It’s been 16 years since music industry group IFPI pressured Danish ISPs to block Russian music site AllofMP3. In 2022, most major audiovisual rightsholders are involved in the practice.
Pioneered by the Premier League and its anti-piracy partners, pirate IPTV injunctions now provide authority for sophisticated flexible blocking, edging ever closer to the Holy Grail of real-time stream disruption.
Top-tier football leagues LaLiga and Serie A share this goal but to compel ISPs to block pirate services in any way, an initial court process is a requirement in EU countries. This includes Malta where the leagues (in one case through a local rightsholder) asked the court to authorize stream disruption.
Application filed by LaLiga
A 2017 report from Malta’s Broadcasting Authority revealed that one in five households were using pirate IPTV services to access illegal streams. Three years later, Malta became entangled in ‘Operation Perfect Storm‘, a pan-European IPTV anti-piracy operation coordinated by Eurojust.
After blocking injunctions arrived in Malta courtesy of sports organizations, this February an agent for LaLiga filed a new application citing the Enforcement of Intellectual Property Rights (Regulation) Act (pdf).
Under Article 8, rightholders can ask a court to order measures to “prevent any imminent infringement.” These measures include injunctions against intermediaries whose services are used by third parties to infringe intellectual property rights. LaLiga named three local ISPs – Epic Communications Limited, Melita Limited, GO Plc – as respondents with the power to prevent further infringement.
While absent from public records, LaLiga presented a January 2022 report from PriceWaterhouseCoopers which identified IP addresses streaming LaLiga content to Maltese internet users, without the appropriate rights. LaLiga informed the First Hall of the Civil Court that while the residential ISPs themselves aren’t acting illegally, their provision of internet access allows subscribers to gain access to infringing streams.
As a result, LaLiga sought an order that would compel the ISPs to render the illegal streams inaccessible to subscribers, while rendering the ISPs liable for costs.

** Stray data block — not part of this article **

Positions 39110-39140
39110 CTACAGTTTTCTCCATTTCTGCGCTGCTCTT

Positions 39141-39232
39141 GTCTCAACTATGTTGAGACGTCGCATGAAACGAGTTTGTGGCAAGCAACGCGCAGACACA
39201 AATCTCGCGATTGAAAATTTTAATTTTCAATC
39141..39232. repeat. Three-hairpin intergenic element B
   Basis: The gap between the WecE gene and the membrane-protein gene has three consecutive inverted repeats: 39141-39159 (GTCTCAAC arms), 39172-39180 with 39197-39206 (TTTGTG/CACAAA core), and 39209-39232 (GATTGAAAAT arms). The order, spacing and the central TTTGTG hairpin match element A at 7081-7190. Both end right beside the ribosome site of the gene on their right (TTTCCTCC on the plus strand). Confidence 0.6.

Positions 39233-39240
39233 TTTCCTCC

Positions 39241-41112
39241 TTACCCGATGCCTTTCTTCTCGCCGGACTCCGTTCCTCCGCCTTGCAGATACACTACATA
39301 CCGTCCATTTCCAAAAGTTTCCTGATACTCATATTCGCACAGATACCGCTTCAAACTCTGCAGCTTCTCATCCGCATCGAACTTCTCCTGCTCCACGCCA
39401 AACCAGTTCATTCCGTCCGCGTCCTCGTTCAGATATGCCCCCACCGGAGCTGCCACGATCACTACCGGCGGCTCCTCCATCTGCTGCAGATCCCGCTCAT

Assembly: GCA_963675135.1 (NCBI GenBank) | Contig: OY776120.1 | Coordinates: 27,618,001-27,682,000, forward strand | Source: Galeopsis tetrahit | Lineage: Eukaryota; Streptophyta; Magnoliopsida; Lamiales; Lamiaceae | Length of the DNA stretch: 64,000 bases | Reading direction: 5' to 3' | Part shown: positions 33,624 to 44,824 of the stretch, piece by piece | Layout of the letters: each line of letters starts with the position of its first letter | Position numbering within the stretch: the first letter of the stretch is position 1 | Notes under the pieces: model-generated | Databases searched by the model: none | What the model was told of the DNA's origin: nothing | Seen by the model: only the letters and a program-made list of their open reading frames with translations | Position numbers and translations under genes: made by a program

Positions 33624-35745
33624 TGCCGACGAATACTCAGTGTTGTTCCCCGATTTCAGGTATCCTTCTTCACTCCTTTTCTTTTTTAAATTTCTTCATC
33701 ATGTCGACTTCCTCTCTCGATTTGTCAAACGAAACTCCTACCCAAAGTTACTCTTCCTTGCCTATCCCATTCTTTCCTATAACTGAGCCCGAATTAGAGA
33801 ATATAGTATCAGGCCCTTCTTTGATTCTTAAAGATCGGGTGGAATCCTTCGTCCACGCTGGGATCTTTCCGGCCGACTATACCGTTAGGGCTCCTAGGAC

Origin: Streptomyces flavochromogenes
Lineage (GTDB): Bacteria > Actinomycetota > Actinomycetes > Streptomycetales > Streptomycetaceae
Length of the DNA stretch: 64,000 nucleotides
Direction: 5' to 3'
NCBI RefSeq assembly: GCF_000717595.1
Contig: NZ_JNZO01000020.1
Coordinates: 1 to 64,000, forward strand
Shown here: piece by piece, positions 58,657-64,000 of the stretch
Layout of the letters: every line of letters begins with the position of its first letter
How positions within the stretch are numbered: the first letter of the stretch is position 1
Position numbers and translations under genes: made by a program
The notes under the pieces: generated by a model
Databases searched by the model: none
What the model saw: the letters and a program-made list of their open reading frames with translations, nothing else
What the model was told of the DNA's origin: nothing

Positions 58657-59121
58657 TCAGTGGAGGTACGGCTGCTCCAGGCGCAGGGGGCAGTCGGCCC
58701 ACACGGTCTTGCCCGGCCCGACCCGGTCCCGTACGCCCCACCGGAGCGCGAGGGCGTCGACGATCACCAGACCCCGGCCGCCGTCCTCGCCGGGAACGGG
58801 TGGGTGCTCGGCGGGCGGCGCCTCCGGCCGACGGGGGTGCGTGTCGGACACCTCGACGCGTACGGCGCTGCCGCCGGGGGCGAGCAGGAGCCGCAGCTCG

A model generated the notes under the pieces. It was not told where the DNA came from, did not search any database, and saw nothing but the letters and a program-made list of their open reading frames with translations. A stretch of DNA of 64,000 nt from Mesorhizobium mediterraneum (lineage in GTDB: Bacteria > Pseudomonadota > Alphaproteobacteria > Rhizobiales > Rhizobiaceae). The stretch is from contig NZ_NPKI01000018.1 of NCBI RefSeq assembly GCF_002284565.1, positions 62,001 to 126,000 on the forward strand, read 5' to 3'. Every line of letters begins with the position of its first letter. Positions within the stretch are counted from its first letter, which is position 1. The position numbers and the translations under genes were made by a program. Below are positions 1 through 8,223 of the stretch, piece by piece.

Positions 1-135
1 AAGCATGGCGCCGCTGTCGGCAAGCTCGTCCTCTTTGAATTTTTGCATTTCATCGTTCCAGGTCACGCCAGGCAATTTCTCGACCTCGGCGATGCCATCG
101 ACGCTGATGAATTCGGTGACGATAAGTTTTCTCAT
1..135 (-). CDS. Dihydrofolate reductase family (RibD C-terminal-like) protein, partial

Application filed by Infront Sports & Media AG
A second application was filed at the First Hall of the Civil Court in April. Presented by Infront Sports & Media AG, a Switzerland-based company that holds rights to Serie A matches, the application followed a similar format to LaLiga’s and also cited a PriceWaterhouseCoopers infringement report.
Infront asked the court to issue an injunction compelling the same ISPs to block the pirate services under Article 8 of the Enforcement of Intellectual Property Rights (Regulation) Act, noting that the ISPs should be required to pay costs to cover the legal proceedings.
Football Leagues Win Dynamic Injunctions
Decisions handed down late June by Judge Ian Spiteri Bailey indicate that negotiations took place between the rightsholders and ISPs after the applications were filed earlier this year. Since then, some type of agreement had been reached.
In a joint submission both parties acknowledged that the court would have to publish its decisions but specifically requested that the agreements (and in particular their ‘operating methodology’) should remain confidential.
Such secrecy is commonly found around piracy blocking cases so it comes as no surprise to see the same here. However, in both the LaLiga and Serie A cases the Judge decided that the private agreements reached between the parties should be considered parts of the relevant judgment, leaving a lot of gaps to speculate over.
In broad terms, the Judge agreed that all of the undisclosed IP addresses in the undisclosed documents should be blocked under the terms of the undisclosed agreements, to protect LaLiga and Serie A matches in the 2022/23 season.
The ISPs must also block access to undisclosed IP addresses that fall under Clause 5 of the undisclosed agreement, any time before the 2022/23 season, as long as they are notified of them not less than 96 hours before a match. There are other terms too but none that make much sense without seeing all of the undisclosed documentation.
In summary, however, the injunctions appear to be dynamic, meaning that they can be modified to include new IP addresses in the event that pirate IPTV services take countermeasures.
Original (translated/pdf) applications here (1,2) judgments here (1,2)
From: TF, for the latest news on copyright battles, piracy and more.